Let’s now delve into the concept of “clean capital.” This refers to income not subject to tax in the UK, including gifts, inheritances, and sales without profit like foreign property or shares. Most often, clean capital comprises income and capital gains earned before becoming a UK tax resident. Determining the exact date when a person becomes a UK resident is crucial. For example, if someone becomes a UK tax resident on the 6th of April in a particular year, their clean capital must be gathered by the 5th of April. A bank statement showing a certain sum of money in the bank account just before becoming a UK resident serves as sufficient proof of clean capital, which can be kept in the UK or elsewhere, depending on individual preferences.

    Regarding deemed domicile, the rules state that if, in any 20-year period, you have been a UK tax resident for 15 years, on the 16th year of residency, you will become deemed UK domiciled and cannot use the remittance basis of taxation. This is often called the 15 out of 20 rule. In principle, it’s possible to leave the UK for a few years, return, and restart your remittance basis clock.

    The seven out of nine rule allows using the remittance basis without financial penalties for the first seven tax years of your UK residence. However, starting from the eighth year, to avoid tax on foreign income, you must pay £30,000 for this privilege. On the 13th year, the fee increases to £60,000. It’s straightforward: every year, starting from the eighth year, calculate the foreign income and the corresponding tax if it were brought to the UK.

    Now, let’s return to the subject of clean capital and explore business investment relief, which holds significant relevance for many clients. While clean capital is ideally meant for personal expenses in the UK, its amount is finite and limited to what you accumulated before becoming a UK resident. Consequently, financing a UK business poses a challenge. If you bring anything other than clean capital to the UK to provide a loan or subscribe to a company’s shares, you’ll be liable to pay tax on remitted income. In other words, tax must be settled before the company benefits from your loan or share subscription.

    To address this, the UK has introduced Business Investment Relief, a valuable mechanism that allows you to invest funds in or subscribe for shares of a UK Trading Company. As long as the company utilizes these funds, and you don’t directly benefit from them, you won’t face limitations. For instance, imagine your friend invites you to finance their corner shop, a trading activity run by a UK company. As a shareholder or creditor, you invest in the company, and as long as the capital promotes its trade, you won’t owe any tax on it.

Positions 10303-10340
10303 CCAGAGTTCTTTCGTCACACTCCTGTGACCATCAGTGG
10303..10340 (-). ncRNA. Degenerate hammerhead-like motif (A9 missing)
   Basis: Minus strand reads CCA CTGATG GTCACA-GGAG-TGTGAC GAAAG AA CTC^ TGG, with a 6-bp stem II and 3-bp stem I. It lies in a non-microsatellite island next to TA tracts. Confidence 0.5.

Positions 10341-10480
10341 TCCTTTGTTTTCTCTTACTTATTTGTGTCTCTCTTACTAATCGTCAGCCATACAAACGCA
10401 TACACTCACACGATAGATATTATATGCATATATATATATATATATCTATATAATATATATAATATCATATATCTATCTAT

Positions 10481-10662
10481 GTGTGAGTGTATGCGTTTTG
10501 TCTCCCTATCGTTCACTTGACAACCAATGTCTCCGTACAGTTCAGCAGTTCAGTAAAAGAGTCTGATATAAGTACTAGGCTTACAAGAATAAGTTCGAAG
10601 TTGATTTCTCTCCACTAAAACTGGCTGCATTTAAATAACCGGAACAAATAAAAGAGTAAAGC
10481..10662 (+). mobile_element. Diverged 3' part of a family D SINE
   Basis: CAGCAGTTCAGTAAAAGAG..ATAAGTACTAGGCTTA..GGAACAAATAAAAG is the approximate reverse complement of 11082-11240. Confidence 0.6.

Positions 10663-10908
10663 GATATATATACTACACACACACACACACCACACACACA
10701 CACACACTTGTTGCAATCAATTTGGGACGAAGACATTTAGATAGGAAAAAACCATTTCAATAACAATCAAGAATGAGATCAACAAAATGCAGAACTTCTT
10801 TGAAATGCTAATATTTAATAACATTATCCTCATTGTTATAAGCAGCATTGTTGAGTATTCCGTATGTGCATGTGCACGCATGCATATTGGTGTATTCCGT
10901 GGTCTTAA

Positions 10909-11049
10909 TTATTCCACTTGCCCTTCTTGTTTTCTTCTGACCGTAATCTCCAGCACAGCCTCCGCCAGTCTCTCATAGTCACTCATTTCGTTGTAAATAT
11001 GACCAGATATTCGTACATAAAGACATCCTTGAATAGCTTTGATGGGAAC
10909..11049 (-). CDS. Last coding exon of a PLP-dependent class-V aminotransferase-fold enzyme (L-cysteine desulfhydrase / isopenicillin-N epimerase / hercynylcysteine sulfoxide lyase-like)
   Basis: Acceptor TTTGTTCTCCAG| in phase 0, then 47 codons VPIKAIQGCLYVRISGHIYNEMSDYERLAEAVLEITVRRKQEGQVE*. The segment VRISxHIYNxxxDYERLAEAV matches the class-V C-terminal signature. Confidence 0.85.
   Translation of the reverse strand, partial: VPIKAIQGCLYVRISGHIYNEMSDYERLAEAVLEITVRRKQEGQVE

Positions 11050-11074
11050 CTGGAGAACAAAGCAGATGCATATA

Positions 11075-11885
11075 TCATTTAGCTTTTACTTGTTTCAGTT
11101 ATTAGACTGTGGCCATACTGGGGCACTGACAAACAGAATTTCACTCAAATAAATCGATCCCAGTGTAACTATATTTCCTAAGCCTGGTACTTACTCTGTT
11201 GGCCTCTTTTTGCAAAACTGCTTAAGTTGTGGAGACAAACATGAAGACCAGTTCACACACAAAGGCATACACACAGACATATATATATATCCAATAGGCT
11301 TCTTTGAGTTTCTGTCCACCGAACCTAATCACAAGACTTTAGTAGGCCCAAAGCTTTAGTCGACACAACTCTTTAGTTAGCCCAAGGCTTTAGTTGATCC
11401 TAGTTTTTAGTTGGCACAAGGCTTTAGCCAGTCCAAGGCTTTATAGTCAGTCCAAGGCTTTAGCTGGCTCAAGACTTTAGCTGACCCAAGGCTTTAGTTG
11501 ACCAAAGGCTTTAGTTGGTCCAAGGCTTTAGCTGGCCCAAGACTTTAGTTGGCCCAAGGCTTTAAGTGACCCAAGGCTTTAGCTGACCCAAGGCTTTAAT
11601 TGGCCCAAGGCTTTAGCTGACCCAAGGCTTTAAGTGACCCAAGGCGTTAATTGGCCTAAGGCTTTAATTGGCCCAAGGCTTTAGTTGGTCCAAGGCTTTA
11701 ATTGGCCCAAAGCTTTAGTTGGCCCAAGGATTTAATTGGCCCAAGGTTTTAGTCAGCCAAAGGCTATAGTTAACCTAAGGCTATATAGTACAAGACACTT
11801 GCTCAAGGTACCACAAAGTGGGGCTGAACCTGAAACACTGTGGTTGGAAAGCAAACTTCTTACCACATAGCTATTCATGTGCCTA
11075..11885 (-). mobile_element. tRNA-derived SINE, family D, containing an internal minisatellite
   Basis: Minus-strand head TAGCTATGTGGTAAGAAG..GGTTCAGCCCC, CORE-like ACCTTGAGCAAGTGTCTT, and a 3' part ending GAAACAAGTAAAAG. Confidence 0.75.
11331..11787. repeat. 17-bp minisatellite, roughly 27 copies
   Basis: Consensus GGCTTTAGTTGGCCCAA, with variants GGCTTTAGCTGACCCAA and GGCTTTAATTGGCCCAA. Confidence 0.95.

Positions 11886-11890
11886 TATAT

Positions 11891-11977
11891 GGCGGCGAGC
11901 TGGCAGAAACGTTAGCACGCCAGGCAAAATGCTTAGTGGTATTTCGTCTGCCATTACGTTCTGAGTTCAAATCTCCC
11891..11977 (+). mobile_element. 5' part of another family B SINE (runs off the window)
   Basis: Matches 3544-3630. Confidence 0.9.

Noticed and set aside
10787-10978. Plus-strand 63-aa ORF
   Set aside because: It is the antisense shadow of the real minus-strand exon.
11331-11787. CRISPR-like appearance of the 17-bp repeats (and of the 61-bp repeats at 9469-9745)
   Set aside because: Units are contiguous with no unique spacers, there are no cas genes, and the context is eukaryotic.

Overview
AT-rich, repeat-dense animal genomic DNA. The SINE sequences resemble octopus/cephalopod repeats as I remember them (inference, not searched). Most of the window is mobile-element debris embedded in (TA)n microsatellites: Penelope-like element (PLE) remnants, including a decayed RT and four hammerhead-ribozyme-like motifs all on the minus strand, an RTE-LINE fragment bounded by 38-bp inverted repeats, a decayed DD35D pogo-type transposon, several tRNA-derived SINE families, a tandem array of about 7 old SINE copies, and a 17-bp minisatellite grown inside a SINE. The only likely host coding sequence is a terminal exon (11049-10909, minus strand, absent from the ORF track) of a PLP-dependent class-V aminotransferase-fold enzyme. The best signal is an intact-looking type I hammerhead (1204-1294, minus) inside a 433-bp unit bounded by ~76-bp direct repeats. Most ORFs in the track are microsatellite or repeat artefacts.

It’s essential to note that receiving interest or dividends from this company would be subject to tax as it’s considered UK-source income. However, when you eventually repay the loan or repurchase your shares, the initially invested amount won’t be taxed, provided you withdraw the proceeds outside of the UK. You can also invest in property companies, not just those owned by acquaintances. However, a crucial limitation exists: the relief’s purpose is to promote investment, meaning you shouldn’t benefit from your own money. If you use company resources for personal benefit, like a company car or accommodation, you need to declare and tax such benefits; otherwise, the entire investment might be linked to your personal benefit, rendering the relief inapplicable.

    Moving on to inheritance tax, currently, if you’re non-domiciled, you’d only pay inheritance tax on assets located in the UK. However, if the domicile rules change and non-domicile taxation is abolished, temporary residents could find themselves liable for inheritance tax on foreign assets, in addition to UK assets.

    As it stands, if you’re domiciled in the UK, you’re subject to inheritance tax on your worldwide assets. When such an individual passes away, all their property, both inside and outside the UK, will be valued, and after small exemptions, will be subject to a 40 percent tax paid out of their estate. If the estate lacks sufficient cash, the executor must sell certain assets to cover the tax liability, or your heirs will need to find the money. Conversely, if you’re domiciled outside the UK, you’d only risk liability for assets situated in the UK, while assets owned outside of the UK would be exempt from this tax.